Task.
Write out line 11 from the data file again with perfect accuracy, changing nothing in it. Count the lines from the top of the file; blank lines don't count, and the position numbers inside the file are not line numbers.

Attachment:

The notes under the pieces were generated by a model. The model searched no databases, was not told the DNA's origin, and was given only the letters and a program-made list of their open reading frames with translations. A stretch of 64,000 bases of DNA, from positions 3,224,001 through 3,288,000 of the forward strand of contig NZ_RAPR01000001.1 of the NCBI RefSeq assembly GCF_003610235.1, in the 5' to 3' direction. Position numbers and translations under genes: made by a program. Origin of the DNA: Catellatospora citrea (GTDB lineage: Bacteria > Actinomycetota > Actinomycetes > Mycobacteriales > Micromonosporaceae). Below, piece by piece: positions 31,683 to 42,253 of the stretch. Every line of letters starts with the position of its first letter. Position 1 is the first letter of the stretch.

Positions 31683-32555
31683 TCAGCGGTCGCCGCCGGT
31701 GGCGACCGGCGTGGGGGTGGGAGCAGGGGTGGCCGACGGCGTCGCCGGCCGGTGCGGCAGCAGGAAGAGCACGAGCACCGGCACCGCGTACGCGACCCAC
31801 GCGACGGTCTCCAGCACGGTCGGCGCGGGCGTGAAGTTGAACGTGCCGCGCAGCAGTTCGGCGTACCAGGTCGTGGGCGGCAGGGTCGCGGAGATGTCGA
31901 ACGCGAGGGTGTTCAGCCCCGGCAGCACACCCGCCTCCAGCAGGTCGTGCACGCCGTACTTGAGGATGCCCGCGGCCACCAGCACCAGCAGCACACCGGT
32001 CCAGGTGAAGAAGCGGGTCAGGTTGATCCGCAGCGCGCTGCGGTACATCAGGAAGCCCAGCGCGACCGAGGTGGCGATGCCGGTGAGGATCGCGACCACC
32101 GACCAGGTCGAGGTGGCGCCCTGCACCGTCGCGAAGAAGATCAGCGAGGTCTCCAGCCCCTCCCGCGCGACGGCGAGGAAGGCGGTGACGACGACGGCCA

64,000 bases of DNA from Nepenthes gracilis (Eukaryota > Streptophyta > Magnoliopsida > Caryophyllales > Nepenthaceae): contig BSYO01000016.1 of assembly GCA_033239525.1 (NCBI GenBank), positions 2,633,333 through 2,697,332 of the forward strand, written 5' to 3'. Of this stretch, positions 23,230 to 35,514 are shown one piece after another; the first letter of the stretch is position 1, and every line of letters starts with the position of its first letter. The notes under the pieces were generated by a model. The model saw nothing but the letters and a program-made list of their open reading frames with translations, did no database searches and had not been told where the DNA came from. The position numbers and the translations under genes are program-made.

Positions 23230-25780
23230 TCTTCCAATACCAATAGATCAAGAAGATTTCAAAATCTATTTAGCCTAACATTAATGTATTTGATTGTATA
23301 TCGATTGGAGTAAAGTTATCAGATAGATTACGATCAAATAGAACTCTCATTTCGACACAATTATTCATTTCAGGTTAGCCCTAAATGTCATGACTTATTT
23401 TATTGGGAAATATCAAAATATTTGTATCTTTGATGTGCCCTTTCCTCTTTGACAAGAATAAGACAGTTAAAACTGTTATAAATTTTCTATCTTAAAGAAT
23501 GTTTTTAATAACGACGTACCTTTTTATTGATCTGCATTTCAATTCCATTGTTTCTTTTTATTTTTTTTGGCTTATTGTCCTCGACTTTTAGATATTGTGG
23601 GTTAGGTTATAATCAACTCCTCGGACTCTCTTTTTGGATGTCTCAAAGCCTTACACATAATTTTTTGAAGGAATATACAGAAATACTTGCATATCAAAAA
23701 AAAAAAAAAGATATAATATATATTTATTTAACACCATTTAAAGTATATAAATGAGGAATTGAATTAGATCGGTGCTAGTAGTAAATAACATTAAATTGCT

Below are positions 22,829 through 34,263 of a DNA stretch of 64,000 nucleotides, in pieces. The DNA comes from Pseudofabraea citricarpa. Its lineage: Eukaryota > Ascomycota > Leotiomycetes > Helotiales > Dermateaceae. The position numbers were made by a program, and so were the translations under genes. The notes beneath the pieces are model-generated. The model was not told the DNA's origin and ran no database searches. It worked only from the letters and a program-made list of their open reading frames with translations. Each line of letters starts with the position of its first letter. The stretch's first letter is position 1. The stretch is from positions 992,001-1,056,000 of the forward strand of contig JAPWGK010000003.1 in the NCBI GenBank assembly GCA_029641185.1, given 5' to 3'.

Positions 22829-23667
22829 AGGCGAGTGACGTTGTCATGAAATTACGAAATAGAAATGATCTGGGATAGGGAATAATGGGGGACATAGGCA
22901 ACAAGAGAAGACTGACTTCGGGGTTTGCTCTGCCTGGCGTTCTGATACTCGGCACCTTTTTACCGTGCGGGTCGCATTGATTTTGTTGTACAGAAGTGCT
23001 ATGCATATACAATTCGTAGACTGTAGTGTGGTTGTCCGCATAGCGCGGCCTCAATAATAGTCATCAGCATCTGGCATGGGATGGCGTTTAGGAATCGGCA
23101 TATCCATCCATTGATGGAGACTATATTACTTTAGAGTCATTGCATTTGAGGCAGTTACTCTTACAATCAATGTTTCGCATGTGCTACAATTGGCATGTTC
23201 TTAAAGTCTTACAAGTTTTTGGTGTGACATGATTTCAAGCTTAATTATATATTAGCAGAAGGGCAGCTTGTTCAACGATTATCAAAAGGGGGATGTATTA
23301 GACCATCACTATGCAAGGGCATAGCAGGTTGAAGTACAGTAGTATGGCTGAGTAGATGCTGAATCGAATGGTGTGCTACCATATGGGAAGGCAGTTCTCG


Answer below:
23230 TCTTCCAATACCAATAGATCAAGAAGATTTCAAAATCTATTTAGCCTAACATTAATGTATTTGATTGTATA